This morning just being in Kee's presence is satisfying. At other times I feel all too acutely the isolation and loneliness because she is present but not present. Then the silence terrifies, producing panic. I first knew that silence when, at thirty-nine, she was diagnosed as having renal carcinoma, and I sat paralyzed by her bed in the hospital. Although the diagnosis was reversed a few days later, I won't forget that time. There must have been normal hospital sounds around me, but I heard nothing but the throbbing of my own heart and felt nothing but my own silent agony. How could I manage without her? How could I ever give the children what she gave them?

During Kee's long ordeal with Alzheimer's disease, I have had a similar feeling arising not from the potential of her loss but from its present reality. Let me relate a particular incident that may help explain what I mean.

I woke up one morning with pain in my left arm and began to fear heart trouble although I've had no serious heart anomalies. I called my doctor's office, described my symptoms, and was given an appointment for the next day. The following morning, as I bathed before going to the appointment, I discovered a few red blotches on my left arm. The doctor took one look and said "Shingles." I had heard about shingles but thought of the ailment as something that afflicted only people with serious neuroses and stupidly considered myself immune. The doctor explained that reaction to herpes zoster, the same virus that causes chicken pox, may be stress related.

By nightfall my elbow and wrist were throbbing. By the following morning my left arm was covered with blisters. The pain moved into my hand and shoulder. The pain was so intense that I could not sleep even with sleeping pills. My elbow and wrist felt like they were imploding. The medication given for the herpes seemed to have no effect, nor did it for the three weeks I was allowed to take it. For the first time in my life I asked for stronger pain killers and sleeping pills. In addition I swallowed handfuls of ibuprofen and still hurt. In spite of physical therapy and continuing medication, the pain continued. For more than five months I was submitted to MRI's and electronic testing of nerves. By the third month I was desperate. I wanted help of any kind from any source. My doctor asked me if I felt depressed. The question struck me as stupid. Of course I was depressed. Couldn't he see that? Then I realized that it was the first time I had ever admitted to myself that I was genuinely depressed, not just having a bad day. I began taking an antidepressant that same day.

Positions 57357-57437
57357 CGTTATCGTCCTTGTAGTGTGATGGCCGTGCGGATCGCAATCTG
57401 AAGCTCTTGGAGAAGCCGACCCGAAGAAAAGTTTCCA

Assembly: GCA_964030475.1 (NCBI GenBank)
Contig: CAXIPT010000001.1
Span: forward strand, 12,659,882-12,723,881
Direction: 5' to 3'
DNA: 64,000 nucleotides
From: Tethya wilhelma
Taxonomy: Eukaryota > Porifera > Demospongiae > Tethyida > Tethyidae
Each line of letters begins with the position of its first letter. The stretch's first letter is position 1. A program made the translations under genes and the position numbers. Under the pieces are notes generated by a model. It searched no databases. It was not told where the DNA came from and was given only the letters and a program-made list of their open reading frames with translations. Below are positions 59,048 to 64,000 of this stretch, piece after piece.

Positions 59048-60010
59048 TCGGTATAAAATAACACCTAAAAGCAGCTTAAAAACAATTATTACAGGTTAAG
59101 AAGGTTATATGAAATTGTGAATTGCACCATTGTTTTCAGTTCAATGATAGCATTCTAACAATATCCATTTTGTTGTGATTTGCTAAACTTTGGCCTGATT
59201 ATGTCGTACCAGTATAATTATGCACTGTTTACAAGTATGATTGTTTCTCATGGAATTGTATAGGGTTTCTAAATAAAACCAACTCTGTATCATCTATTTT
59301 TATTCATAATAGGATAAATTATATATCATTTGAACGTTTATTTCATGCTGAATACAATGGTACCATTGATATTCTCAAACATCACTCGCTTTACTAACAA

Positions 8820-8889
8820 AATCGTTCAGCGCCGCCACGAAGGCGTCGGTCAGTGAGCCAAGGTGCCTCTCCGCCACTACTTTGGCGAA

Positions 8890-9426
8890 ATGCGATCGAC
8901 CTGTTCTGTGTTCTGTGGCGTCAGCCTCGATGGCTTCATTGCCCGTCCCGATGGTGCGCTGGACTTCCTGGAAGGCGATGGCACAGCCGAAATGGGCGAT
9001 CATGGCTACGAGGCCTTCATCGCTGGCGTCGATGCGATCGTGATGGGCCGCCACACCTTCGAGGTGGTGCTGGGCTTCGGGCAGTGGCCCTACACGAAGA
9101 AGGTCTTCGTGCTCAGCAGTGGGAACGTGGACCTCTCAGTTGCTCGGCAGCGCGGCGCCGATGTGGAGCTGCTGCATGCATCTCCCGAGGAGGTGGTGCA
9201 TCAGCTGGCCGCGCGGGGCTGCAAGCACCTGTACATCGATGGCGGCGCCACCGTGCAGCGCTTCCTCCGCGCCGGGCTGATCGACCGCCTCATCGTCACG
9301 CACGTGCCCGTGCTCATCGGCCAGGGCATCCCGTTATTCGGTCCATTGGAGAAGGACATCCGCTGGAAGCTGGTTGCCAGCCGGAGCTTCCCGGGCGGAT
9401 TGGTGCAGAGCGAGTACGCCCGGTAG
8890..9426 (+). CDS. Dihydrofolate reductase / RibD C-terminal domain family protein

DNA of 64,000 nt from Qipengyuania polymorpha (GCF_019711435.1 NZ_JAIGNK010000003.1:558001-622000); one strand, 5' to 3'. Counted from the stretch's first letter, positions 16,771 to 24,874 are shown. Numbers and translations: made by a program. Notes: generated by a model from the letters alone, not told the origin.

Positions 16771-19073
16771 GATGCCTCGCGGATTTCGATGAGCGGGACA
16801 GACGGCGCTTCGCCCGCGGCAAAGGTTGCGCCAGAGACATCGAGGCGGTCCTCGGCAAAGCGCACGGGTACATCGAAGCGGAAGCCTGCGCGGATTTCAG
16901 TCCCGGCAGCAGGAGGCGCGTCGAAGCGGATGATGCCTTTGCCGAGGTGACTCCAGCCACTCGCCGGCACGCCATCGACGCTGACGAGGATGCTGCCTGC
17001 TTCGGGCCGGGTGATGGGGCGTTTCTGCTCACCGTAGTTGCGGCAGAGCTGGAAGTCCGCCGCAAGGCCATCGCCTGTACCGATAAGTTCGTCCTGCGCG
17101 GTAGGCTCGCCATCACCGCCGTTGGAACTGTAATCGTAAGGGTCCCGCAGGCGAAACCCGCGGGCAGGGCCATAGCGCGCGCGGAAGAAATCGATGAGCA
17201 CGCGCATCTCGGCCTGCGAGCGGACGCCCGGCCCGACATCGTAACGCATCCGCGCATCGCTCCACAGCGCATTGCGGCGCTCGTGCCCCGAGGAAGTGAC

One evening, following supper, Kee and I settled down before the television. At that time she could walk and, even if she didn't watch the screen, at least sat with me. I have no idea what we were watching. I only remember that I began to cry—not for a fictitious character in a melodrama, not for Kee, but for myself. The neat world I had constructed was splintering. Financial plans made on the assumption of my continuing good health now seemed folly, and, above all, I was hurting. I tried to tell Kee of my pain and fears. She could not understand. Against every intention, I found myself sobbing, "If I can't maintain my health, I'll have to place you in a nursing home." I had never, never meant to threaten her. To my surprise she was not disturbed. What I said was meaningless to her. Nor could she remember that I was hurting. If I said, "My wrist feels like there's a bonfire in it," she would respond sweetly, "I'm sorry," and mean it, but within minutes she would have no recollection either of my pain or her response.

The following morning after a fitful night half spent roaming the apartment, I was still immersed in pain and bedeviled by fears. Thinking her more lucid in the early morning, I tried yet again to communicate. "Do you understand why I was crying last night?" Pausing for a moment as if trying to recall, she said quite simply and accurately, "No, I don't." I cried again, my body shaking with frustration and hopelessness.

That is the terrifying silence of Alzheimer's—a silence arising from the noise of voices not communicating. It produces a sense of utter isolation because the person present, one with whom for years sharing was the essential fabric of life, is simply not there.